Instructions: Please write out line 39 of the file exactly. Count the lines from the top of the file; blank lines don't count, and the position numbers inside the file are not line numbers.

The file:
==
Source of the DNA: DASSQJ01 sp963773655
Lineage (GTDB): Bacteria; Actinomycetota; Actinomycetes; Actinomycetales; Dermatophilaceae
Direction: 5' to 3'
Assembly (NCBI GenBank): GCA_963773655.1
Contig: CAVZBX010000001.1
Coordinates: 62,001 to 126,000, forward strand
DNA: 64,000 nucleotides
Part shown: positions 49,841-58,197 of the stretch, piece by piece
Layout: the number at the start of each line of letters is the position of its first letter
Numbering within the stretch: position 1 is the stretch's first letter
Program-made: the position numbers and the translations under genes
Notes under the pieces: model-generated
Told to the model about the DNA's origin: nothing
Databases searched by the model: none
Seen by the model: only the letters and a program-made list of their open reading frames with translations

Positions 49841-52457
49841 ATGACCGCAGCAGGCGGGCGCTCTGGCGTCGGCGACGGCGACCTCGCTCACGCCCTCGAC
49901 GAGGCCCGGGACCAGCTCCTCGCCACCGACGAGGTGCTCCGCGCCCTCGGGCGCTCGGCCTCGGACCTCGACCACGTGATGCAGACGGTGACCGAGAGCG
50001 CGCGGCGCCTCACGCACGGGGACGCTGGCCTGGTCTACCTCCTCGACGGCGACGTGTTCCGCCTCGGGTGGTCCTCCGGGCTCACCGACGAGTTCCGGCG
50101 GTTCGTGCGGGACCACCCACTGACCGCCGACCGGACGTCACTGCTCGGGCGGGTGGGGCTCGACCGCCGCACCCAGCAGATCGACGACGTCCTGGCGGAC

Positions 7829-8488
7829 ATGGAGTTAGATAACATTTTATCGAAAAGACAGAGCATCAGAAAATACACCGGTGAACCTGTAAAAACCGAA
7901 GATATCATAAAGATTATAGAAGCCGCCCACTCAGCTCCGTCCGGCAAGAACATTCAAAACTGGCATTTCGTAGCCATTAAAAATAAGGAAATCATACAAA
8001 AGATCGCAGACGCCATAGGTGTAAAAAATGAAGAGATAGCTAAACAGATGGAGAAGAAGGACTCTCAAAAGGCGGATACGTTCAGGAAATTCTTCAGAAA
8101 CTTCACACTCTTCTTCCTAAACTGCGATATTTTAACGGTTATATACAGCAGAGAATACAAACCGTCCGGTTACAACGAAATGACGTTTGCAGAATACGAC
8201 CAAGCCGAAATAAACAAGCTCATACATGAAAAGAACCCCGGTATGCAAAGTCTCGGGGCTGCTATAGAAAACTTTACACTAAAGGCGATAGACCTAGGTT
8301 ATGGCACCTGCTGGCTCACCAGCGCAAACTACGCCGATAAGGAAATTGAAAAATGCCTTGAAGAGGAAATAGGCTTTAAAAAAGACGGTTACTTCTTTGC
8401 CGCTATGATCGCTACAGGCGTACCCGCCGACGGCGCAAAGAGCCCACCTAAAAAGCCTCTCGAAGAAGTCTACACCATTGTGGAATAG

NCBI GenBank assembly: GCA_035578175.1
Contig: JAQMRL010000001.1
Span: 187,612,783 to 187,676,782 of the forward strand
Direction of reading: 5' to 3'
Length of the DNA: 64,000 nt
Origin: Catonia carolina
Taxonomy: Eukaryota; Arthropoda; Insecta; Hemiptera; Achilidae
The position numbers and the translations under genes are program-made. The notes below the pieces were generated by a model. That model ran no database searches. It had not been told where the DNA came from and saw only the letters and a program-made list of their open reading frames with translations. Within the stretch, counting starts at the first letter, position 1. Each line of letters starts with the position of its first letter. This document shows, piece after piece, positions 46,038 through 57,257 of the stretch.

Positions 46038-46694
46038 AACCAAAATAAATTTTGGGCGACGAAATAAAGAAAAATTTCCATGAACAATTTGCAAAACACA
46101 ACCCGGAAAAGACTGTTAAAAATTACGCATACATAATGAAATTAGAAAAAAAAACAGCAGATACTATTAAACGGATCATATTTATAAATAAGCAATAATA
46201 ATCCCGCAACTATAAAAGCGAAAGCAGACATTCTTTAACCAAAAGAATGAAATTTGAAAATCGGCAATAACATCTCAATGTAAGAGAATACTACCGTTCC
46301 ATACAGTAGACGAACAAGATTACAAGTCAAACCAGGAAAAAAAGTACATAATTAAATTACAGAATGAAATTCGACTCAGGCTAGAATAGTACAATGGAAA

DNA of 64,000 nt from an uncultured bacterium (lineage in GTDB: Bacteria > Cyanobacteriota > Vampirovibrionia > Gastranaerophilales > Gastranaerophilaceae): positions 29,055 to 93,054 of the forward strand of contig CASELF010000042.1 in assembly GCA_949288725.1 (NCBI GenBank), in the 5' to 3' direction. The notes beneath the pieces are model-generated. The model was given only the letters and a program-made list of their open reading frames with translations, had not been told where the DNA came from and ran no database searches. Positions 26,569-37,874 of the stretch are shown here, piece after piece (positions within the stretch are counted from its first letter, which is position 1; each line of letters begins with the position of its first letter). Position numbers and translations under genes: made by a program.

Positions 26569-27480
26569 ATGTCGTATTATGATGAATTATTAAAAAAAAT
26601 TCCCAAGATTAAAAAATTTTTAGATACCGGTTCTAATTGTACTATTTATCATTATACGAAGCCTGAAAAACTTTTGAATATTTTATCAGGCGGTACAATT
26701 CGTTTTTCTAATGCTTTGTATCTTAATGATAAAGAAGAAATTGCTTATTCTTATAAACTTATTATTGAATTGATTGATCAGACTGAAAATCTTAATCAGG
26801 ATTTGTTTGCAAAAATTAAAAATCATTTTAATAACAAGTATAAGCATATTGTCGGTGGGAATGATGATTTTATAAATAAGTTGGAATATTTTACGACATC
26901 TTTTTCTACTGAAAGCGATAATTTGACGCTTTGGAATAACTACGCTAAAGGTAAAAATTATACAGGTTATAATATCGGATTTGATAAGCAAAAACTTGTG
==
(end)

46101 ACCCGGAAAAGACTGTTAAAAATTACGCATACATAATGAAATTAGAAAAAAAAACAGCAGATACTATTAAACGGATCATATTTATAAATAAGCAATAATA